Kai Ryssdal: The setting was a high-tech conference in San Francisco. The specific scene was a guy in jeans and what looked like a mock-turtleneck walking across a stage describing his company's latest and greatest new product. And yet, Steve Jobs was nowhere to be seen.
The guy on stage Tuesday was Sundar Pichai, he's a senior vice president at Google. And the whiz-bang new product at hand was the company's new laptop -- the Chromebook. Here to explain why yet another laptop might matter in the grand scheme of things is Marketplace's Steve Henn. Hey Steve.
Steve Henn: Hey.
Ryssdal: So laptop-schlabtop, man. What's new about this Chromebook?
Henn: Well, you know, the Chromebook is kind of more like the love child of a smartphone and the laptop than an old-fashioned PC. You know, some of the models will have 3G, the software updates automatically, and Google is saying that they will lease these to universities and businesses for $20-30 a month. Probably one the biggest difference, though, is there's no hard drive. So everything you normally save onto your computer -- from your resume to your master's thesis -- will be saved on a Google server or some other server and it won't be yours anymore. It won't be physically in your possession. But the really big difference, the thing that is scaring some people, is this thing doesn't need Microsoft software to work.
Ryssdal: So would some of those people being scared be the ones up in Redmond, Wash., who work for Microsoft?
Henn: Yeah. I mean, they should be. This is definitely how Google plans to undercut Microsoft's software business. These laptops are relatively cheap. They'll run Google apps and other web-based apps. They have word processing, spreadsheets, calendars, and Google thinks they have everything you need. The last time I bought a PC, I dropped like $200 to buy Microsoft Office. I won't have to do that any more. And businesses won't have to pay licensing fees. Those fees are the engine that's been powering Microsoft for decades. And Google's trying to pour sugar in that gas tank.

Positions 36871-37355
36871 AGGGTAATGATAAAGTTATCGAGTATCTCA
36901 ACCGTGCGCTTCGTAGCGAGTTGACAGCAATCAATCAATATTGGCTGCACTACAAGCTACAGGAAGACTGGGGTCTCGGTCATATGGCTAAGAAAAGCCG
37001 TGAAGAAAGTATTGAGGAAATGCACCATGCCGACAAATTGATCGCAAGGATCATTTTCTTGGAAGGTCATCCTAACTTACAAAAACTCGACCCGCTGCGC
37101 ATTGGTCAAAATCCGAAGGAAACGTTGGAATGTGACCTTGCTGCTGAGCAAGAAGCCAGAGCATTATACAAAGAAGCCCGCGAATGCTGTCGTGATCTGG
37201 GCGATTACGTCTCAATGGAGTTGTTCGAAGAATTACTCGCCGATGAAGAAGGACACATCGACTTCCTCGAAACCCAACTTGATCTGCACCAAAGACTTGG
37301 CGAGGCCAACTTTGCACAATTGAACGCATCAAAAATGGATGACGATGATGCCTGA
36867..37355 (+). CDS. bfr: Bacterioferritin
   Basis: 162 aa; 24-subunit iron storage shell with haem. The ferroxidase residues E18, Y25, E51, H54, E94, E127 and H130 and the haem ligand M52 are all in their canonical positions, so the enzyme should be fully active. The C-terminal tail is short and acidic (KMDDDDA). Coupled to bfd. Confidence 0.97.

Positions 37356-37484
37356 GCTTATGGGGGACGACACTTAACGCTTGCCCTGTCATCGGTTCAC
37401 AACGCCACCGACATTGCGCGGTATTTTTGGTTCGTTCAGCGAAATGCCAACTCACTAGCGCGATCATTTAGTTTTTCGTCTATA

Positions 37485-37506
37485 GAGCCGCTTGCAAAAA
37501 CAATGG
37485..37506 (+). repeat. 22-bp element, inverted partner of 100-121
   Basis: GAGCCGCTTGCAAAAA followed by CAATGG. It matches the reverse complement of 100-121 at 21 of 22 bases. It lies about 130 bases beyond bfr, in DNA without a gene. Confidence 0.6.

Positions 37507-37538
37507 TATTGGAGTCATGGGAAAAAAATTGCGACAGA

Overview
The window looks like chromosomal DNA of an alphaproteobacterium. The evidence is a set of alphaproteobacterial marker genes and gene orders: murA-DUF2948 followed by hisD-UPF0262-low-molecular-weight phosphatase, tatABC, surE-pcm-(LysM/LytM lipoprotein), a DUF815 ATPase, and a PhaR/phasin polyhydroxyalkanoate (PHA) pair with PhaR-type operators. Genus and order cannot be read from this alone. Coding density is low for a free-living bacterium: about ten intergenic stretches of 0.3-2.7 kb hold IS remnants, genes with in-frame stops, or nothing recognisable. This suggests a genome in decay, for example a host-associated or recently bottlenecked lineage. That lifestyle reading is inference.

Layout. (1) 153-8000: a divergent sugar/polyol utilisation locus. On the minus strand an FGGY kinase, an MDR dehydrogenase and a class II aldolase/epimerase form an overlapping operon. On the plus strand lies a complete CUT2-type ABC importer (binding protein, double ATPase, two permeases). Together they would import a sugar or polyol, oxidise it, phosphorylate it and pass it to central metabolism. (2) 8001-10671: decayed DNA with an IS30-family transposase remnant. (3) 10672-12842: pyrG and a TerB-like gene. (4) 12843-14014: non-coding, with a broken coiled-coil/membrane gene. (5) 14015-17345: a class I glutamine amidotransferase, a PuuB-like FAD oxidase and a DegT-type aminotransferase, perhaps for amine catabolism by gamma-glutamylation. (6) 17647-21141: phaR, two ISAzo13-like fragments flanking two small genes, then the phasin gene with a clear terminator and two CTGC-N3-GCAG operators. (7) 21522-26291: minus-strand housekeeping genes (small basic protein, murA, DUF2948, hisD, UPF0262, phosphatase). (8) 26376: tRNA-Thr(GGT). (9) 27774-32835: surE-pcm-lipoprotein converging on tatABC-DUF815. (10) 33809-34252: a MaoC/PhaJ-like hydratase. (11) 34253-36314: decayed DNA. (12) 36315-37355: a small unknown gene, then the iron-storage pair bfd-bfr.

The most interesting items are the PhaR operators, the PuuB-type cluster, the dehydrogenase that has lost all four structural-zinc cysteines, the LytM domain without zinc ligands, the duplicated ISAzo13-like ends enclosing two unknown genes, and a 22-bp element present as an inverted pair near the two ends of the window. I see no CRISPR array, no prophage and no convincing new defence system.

Ryssdal: But we just saw a couple of weeks ago problems with the cloud, right Steve? Amazon had its servers go down. You've got your entire life up there -- whether it's work projects or school projects -- and Google fundamentally can't guarantee that they're always going to be able to let you have it, right?
Henn: Well I think the argument that they would make is that actually their cloud servers are a lot more durable and redundant and safer than your laptop. If your kid spills a soda on your computer and you haven't backed that stuff up, you could just be out of luck. If it gets infected with a virus and turns into a brick, you could lose everything. The cloud's not perfect, but I think lots of people are going to argue over time, it is better than actually holding your stuff close to home.
Ryssdal: All right, I'm not sure I buy that one. But let me throw another one at you: the privacy aspect of this, right? You've got everything up there now -- you've got whatever private, personal documents you can imagine and you don't control it, right? It's out there in the ether some place.
Allan Friedman: There is in American law a big distinction between the data that I currently possess on my laptop at home and data that is stored in the cloud. Data that is stored in the cloud is not protected.
Friedman says that if, say the feds wanted to get that data and it was on your laptop, they'd actually have to come and physically get it. But if you're putting all of your information on a server, Google is really the one that gets served and it's really up to Google whether or not they're going to fight to protect your information.
Ryssdal: Markeptlace's Steve Henn on Google's latest plan to take over the world. Steve, thanks a lot.
Henn: Sure thing.